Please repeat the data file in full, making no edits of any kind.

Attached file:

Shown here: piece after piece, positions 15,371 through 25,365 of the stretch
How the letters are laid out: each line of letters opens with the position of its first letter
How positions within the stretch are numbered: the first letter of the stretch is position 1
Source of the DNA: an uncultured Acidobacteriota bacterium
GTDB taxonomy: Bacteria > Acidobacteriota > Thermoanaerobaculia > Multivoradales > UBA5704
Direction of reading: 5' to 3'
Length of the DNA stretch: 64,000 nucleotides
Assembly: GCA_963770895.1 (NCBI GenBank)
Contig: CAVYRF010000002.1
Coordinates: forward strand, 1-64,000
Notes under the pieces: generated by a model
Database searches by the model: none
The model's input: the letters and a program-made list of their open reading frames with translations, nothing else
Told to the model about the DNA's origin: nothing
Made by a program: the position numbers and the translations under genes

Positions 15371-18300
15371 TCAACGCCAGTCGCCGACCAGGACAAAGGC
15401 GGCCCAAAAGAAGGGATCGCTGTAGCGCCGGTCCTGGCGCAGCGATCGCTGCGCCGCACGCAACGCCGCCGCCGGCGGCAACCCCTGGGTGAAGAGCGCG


Shown here: piece after piece, positions 15,371 through 25,365 of the stretch
How the letters are laid out: each line of letters opens with the position of its first letter
How positions within the stretch are numbered: the first letter of the stretch is position 1
Source of the DNA: an uncultured Acidobacteriota bacterium
GTDB taxonomy: Bacteria > Acidobacteriota > Thermoanaerobaculia > Multivoradales > UBA5704
Direction of reading: 5' to 3'
Length of the DNA stretch: 64,000 nucleotides
Assembly: GCA_963770895.1 (NCBI GenBank)
Contig: CAVYRF010000002.1
Coordinates: forward strand, 1-64,000
Notes under the pieces: generated by a model
Database searches by the model: none
The model's input: the letters and a program-made list of their open reading frames with translations, nothing else
Told to the model about the DNA's origin: nothing
Made by a program: the position numbers and the translations under genes

Positions 15371-18300
15371 TCAACGCCAGTCGCCGACCAGGACAAAGGC
15401 GGCCCAAAAGAAGGGATCGCTGTAGCGCCGGTCCTGGCGCAGCGATCGCTGCGCCGCACGCAACGCCGCCGCCGGCGGCAACCCCTGGGTGAAGAGCGCG